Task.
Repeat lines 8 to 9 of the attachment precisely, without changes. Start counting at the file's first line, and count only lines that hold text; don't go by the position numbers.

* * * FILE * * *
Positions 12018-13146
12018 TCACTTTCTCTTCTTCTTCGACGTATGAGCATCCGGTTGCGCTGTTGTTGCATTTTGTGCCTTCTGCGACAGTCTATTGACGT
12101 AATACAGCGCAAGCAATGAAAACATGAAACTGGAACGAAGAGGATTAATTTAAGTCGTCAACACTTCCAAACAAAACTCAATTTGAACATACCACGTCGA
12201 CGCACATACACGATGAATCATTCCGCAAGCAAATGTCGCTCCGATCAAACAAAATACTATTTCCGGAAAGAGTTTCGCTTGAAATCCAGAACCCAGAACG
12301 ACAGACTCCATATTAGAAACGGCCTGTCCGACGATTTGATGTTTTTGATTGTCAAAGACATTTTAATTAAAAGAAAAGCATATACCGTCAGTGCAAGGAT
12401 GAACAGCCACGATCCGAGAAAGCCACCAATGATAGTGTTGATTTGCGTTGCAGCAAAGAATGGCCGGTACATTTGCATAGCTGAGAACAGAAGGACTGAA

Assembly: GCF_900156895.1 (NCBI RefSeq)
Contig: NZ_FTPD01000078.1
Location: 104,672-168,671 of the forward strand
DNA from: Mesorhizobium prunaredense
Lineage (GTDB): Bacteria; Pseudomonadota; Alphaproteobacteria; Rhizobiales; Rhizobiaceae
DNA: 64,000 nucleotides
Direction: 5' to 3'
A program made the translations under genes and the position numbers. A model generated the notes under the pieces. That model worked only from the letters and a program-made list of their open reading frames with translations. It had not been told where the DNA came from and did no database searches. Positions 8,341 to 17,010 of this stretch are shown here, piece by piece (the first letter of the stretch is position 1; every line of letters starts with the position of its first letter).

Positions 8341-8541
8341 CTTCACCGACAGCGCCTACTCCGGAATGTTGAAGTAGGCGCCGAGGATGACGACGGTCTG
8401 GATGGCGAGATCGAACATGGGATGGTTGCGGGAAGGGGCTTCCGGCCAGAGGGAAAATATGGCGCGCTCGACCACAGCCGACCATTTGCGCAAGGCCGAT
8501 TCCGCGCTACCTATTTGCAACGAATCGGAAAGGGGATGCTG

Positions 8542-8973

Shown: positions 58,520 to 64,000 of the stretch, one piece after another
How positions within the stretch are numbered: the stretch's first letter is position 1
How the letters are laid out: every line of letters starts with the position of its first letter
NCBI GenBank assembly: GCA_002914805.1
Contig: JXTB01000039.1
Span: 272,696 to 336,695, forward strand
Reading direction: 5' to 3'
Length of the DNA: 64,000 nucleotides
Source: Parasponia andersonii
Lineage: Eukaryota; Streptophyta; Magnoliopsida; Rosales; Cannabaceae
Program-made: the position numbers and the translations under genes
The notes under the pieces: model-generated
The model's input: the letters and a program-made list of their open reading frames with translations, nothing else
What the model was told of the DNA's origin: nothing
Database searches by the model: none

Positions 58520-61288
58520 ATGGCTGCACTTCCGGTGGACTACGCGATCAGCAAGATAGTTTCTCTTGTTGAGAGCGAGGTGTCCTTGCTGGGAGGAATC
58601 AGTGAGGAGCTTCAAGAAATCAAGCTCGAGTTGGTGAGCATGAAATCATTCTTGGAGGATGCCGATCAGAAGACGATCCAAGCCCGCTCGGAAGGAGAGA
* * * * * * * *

Contig: NZ_FTPD01000078.1
Location: 104,672-168,671 of the forward strand